2020 was a huge year in gaming for developers and consumers alike. Not only were the PlayStation 5 and Xbox Series X released, Ubisoft released THREE large sandbox games; Immortals Fenyx Rising, Watch Dogs: Legion and Assassin’s Creed: Valhalla.
As I only managed to get hold of a PS5 in June, I was thrust into the current generation of consoles with a significant backlog to get through, not to mention all the games releasing as well. It is only now, nearly a year on, that I’ve had an opportunity to take stock of my shelved games and begin to make a dent in the ‘to play’ pile. Having played Watch Dogs: Legion in June, Valhalla in December and starting Immortals in May this year, I am finally in a position to construct a first impressions ranking of the three games. You read that correctly! Despite investing close to 40 hours across the three games, I am still in a position where my opinion could wildly change at any moment for any reason!
Today I’ll be ranking them from least to most favourite, but keep in mind that my currently projected score could and quite possibly will change the more time I spend with each. I will redo this ranking in a few months to compare my views then compared to now!
3) Watch Dogs: Legion
There’s a lot to commend the vision and scope of the third Watch Dogs experience, but the moment to moment gameplay is packed with tedious commutes, boring busywork and lacking game design. I am a huge fan of how almost every NPC can become a protagonist, but I truly despise how long it takes to bring some of them over to your side.
A lot of effort has clearly been put into making the characters and environment of alt-present London feel like a really lived in city, and most of the comedy in the game did manage to make me laugh. The downside to this is the second I am given control again, I almost wish the game would wrest the controller from my hands and just play itself so I can see how these interesting characters go about their day.
Watch Dogs: Legion makes me feel like I’m the weak link of its game, frequently throwing me some shiny jangly keys to keep myself amused so it can do all the serious stuff while I’m not looking. It’s definitely a game I wish I could sink another few hours into to see if it improves but with a list as long as mine to get through, as well as to get BACK to, Legion is severely lacking in incentive to keep me in its world.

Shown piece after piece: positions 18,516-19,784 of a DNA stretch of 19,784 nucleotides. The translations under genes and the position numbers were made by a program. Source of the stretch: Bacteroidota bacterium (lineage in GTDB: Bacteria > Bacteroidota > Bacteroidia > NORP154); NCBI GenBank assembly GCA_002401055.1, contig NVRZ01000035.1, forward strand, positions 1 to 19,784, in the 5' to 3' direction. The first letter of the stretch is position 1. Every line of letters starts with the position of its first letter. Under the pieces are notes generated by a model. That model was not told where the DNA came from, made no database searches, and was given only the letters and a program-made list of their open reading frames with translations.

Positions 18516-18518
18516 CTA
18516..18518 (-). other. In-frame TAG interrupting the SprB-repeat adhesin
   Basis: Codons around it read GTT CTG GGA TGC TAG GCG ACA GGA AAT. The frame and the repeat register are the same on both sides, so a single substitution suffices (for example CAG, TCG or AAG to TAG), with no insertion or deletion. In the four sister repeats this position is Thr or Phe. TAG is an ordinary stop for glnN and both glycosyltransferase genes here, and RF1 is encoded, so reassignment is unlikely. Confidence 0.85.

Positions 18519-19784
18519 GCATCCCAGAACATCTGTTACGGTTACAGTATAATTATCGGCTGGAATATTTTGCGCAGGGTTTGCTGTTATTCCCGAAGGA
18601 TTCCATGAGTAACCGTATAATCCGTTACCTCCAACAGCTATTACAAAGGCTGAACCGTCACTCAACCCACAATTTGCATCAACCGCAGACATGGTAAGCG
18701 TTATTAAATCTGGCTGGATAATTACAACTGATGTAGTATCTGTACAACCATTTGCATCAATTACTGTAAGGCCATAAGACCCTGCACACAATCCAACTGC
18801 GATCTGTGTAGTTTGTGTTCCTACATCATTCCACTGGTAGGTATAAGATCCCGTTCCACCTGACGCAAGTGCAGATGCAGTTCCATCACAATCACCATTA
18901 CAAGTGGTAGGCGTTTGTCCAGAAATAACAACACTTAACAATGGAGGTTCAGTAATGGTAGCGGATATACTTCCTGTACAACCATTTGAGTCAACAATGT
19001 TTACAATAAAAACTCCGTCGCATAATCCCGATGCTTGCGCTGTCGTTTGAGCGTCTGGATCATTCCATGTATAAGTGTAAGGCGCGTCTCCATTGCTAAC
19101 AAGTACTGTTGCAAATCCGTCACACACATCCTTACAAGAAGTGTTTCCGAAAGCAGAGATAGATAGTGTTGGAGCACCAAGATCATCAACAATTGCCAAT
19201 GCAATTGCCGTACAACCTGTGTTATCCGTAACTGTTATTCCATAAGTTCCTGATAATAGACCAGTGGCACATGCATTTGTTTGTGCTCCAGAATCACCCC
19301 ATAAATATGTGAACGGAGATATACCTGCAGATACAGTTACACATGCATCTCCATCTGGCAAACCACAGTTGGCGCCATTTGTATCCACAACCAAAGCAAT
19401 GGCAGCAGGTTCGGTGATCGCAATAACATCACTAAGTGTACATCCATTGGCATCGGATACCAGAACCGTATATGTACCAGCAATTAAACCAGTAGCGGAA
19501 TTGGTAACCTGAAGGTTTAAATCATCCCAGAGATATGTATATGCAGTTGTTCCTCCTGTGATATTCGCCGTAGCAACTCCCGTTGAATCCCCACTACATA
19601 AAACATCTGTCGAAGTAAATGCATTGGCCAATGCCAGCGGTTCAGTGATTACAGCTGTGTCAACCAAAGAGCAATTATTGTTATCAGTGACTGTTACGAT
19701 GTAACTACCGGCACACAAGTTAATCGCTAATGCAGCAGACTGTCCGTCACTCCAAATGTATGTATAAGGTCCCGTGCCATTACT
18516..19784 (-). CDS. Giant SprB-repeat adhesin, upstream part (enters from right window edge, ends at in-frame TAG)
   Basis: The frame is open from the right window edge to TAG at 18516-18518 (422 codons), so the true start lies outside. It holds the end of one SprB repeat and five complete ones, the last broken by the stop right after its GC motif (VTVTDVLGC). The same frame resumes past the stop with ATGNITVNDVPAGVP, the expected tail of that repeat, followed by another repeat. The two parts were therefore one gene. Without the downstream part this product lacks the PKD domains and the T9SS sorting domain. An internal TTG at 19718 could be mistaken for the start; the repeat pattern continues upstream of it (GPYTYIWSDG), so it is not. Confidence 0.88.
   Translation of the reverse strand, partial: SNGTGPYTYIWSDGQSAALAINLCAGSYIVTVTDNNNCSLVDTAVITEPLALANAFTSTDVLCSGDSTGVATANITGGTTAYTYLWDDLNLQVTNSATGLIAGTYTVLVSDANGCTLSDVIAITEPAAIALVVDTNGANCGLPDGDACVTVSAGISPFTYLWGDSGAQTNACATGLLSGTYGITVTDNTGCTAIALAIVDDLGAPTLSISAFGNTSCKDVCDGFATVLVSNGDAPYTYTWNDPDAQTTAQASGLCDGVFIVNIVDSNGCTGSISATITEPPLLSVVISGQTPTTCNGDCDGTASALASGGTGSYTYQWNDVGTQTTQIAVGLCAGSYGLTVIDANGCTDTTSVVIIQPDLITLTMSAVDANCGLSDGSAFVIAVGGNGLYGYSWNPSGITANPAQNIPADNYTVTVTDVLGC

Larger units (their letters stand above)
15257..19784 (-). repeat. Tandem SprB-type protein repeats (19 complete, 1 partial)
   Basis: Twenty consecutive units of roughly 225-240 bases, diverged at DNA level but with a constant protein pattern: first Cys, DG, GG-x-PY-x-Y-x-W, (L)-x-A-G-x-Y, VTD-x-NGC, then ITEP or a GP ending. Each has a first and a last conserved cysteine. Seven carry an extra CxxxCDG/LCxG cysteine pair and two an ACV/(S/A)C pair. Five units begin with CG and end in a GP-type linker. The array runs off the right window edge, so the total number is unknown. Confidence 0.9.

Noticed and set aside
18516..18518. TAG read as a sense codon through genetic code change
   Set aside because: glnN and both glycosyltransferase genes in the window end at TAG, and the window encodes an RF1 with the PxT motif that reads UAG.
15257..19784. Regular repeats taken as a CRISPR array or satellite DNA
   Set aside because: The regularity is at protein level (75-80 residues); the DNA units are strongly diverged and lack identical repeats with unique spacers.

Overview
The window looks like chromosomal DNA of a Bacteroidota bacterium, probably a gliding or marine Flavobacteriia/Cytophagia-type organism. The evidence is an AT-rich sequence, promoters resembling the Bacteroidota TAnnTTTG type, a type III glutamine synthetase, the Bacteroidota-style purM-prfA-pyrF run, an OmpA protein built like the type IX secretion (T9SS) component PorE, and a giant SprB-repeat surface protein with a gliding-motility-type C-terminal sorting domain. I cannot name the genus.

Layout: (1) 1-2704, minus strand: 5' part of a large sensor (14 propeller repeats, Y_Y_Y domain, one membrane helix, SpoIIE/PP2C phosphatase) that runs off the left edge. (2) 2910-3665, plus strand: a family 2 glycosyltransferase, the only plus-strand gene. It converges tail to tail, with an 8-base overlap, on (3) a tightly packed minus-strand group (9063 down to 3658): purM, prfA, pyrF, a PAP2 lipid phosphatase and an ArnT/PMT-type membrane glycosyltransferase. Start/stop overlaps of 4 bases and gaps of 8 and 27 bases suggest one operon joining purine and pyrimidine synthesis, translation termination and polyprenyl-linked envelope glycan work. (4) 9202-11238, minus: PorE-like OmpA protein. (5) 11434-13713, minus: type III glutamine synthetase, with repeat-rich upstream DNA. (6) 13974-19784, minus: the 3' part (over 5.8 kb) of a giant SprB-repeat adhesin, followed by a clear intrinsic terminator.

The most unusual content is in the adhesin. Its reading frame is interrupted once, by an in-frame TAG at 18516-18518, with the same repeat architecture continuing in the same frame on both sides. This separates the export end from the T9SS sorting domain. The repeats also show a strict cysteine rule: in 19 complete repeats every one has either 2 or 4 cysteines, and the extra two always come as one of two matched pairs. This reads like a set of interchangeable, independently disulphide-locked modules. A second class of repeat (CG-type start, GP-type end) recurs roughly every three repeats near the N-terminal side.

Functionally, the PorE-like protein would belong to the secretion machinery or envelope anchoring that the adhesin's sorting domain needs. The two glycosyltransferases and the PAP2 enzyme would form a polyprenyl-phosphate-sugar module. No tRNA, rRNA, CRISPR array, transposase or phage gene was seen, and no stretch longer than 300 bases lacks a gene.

Current score – 5 / 10
2) Immortals Fenyx Rising
Leaving aside the stupidest name in modern gaming, Immortals starts off with a massive advantage even before I begin playing. Developed by the same team who made Assassin’s Creed: Odyssey, a formidable contender for my favourite game of all time, as a more cartoon and comedy orientated game, Immortals felt immediately familiar from the moment I started it.
Almost identical combat animations from Odyssey mean that playing as Fenyx, who I designed in the character creator to look as similar to Kassandra as possible, feels like I could be playing as her younger sibling. No, not that one.
The game looks exceptional, its graphics popping with sparkling colours, with the similar Odyssey fighting style (though lacking the blood) making every encounter feel spectacular and entertaining throughout. The near constant narration by Zeus and Prometheus was a questionable design detail, and while the comedy usually lands and I am yet to find it annoying, I get the impression that at any moment it could start to grate. That wouldn’t be great..
I have had minor issues in the form of irritating puzzles which arbitrarily decide Fenyx can’t climb surfaces she usually would be able to, made worse by the fact this segment was on the critical story path so I can’t just avoid them as I progress. I won’t be too perturbed if I start having to use a guide to bypass puzzles later, but I’m a little annoyed that I had no idea until one appeared that puzzles and platforming even featured in this game.
Current score: 7 / 10
1) Assassin’s Creed: Valhalla
The indirect sequel to my aforementioned favourite game of all time (maybe), I played Valhalla on release day originally on my PS4 and was as heartbroken as I can be at a game for how unplayable it was when released. Fast forward twelve months where I could play it on the console I was apparently supposed to and, similarly to Origins and Odyssey when I first played them, I was completely hooked.
I’m not a fan of how you must commit to upgrading a particular weapon for a while as it takes a significant amount of time grinding resource gathering to upgrade them, but provided you are happy with and enjoy the play style of your choice it isn’t much of a problem. I went for a two-handed axe and the animation of Eivor cleaving off both an enemy’s legs in a single swing never gets old.
Eivor as a protagonist pales in comparison to how much I loved playing as Bayek and Kassandra, but I do find myself warming to him the more I play so it’s perhaps too early to tell how well he compares to his predecessors. One thing I can say with certainty at this point is that the story of Valhalla is easily the weakest of the three Assassin’s Creed RPG’s, though the massive gorgeous world and satisfying exploration more than make up for that so far. I don’t think I am even halfway through the main story yet, let alone the expansions, but I am confident I will be able to comfortably sink another 100 hours into Valhalla by this time next year!
Current score – 8 / 10
What is your favourite of these three games? Let me know in the comments or on Twitter @MaliceVER and I’ll be back next week so will catch you then. Thanks for reading!